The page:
Federal Reserve Policy Slows Spending

Federal Reserve Policy Slows Spending
August 30, 2010

Since 2007 the Federal Reserve has nearly tripled the size of its portfolio of securities.  Fed officials say their action has produced a highly accommodative policy.  However, recent signs point to a dramatic slowdown in spending.  This has raised concerns over future monetary options.  If monetary policy is already highly accommodative, what further action can the Fed take?

Milton Friedman’s main contribution to monetary analysis was to highlight the relationship between the creation of money and subsequent changes in spending.  If the near tripling in the size of the Fed’s portfolio since 2007 signals a highly accommodative policy, then the subsequent weakness in current dollar spending means that Friedman’s main contribution to monetary policy has to be rejected on empirical grounds. 

Before dismissing Friedman’s analysis, it’s important to consider another explanation for the recent slowdown in spending.  The alternative explanation is that monetary policy has not been nearly as expansive as most people seem to think.

This explanation suggests that neither interest rates nor the size of the Fed’s portfolio are necessarily valid policy indicators.  Instead, it suggests that monetary stimulus should be measured by the amount of bank reserves that are used to support bank deposits.

To arrive at such a measure, it’s important to remove deposits that banks choose to keep with the Federal Reserve, namely excess reserves.  While these deposits can potentially be used to support loans and investments, as long as they are kept at the Fed they are not able to do so.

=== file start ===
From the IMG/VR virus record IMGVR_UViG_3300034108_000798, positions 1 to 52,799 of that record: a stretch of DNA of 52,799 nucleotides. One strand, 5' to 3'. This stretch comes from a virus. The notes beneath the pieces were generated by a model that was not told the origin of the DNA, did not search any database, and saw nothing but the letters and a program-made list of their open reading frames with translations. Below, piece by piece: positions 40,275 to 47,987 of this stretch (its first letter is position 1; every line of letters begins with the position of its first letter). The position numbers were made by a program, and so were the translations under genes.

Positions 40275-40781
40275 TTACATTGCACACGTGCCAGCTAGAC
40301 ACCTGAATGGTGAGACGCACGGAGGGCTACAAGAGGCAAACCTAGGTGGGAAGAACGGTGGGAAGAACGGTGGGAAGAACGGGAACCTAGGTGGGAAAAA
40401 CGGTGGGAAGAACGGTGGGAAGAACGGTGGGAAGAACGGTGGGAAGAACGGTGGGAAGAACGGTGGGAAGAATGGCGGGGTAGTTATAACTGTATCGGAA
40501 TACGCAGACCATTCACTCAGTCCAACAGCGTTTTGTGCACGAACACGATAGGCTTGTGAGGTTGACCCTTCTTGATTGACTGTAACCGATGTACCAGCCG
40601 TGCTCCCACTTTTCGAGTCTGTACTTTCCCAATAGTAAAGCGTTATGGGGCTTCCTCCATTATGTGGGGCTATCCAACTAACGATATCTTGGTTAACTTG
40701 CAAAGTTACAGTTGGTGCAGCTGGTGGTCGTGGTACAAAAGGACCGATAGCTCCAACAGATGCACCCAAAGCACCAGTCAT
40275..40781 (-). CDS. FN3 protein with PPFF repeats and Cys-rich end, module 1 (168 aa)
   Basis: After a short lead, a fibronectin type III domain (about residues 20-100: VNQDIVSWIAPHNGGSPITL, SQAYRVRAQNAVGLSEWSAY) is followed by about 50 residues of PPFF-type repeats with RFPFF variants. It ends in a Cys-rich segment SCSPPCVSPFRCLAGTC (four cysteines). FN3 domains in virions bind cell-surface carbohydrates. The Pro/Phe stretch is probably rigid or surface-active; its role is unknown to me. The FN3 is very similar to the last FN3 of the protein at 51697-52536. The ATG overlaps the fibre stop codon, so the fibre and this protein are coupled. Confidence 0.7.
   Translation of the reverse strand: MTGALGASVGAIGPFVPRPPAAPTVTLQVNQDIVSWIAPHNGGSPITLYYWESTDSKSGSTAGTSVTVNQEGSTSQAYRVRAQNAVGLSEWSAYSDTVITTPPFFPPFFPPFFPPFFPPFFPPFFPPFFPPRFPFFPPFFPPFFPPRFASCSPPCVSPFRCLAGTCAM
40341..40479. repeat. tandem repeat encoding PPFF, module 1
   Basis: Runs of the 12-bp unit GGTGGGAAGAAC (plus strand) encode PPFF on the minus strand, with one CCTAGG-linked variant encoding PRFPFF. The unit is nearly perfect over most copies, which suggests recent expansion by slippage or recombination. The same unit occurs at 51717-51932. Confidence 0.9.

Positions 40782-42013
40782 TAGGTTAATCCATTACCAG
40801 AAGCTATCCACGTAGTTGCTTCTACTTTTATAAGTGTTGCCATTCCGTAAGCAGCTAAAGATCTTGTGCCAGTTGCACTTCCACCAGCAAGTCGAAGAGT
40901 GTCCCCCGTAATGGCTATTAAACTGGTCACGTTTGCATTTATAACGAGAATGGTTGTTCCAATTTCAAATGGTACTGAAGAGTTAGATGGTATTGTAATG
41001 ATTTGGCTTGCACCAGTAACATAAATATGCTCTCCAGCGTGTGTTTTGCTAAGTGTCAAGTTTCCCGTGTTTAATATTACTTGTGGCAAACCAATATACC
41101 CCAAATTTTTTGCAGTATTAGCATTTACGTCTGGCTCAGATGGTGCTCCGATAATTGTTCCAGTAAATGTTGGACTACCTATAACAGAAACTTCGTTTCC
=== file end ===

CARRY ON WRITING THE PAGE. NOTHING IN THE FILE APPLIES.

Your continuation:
When reserves do not support loans and investments in the banking system, they are not able to support bank deposits or add to the money supply.  When money is measured correctly, it turns out that Friedman’s analysis of monetary policy is every bit as relevant today as it has been at any time in history.

The Federal Reserve Bank of St. Louis produces data on bank reserves adjusted for reserve requirements.  Subtracting excess reserves from this measure shows that in the six months ending in August, 2008 the amount of bank reserves supporting bank deposits had fallen to $93 billion.  This was down from $95 billion in early 2005.

The Fed’s shift from aggressively supporting bank reserves prior to 2005 to actually reducing those reserves represents the most dramatic shift in monetary policy since the early 1930s.  The collapse in spending that followed this shift (now referred to as the Great Recession), is fully consistent with Friedman’s monetary analysis.   

In the six months ending in April 2009, the same monetary measure totaled $106 billion, an increase of 13%.  Within the 6-9 month lag that Friedman’s analysis allows for, the pace of spending improved and the economic recovery began.

By last December, the comparable figure was essentially unchanged at $107 billion.  In August of this year, the 6-month average was still $106 billion.  The lack of growth in this measure of money is fully consistent with both the weak pace of spending as well as the recent weakness in stock prices.

There is widespread agreement among monetary economists that the Federal Reserve has complete control of the amount of bank reserves.  By ignoring this crucial monetary measure, Fed policymakers produced the most dramatic period of monetary restraint since the early 1930s.  That restraint was followed by the most dramatic slowdown in spending since the 1930s.

Recently, Fed members have again chosen to ignore the behavior of bank reserves.  The result has been a lack of growth in this key monetary measure.  As in the past, this lack of growth has led to a sluggish pace of spending.

To restore a faster pace of spending, the Fed should monitor the supply of bank reserves used to support bank deposits.  Moderate growth in the amount of bank reserves available for loans and investments would work its way through financial markets and into the economy.  Allowing for the typical lag, the pace of spending would then respond to the increase in money much as Friedman’s analysis has shown it has done throughout history.   

Robert Genetski (rgenetski@classicalprinciples.com) is a Heartland Institute policy adviser and runs classicalprinciples.com, which provides financial guidance using classical economic and investment principles. Used with permission.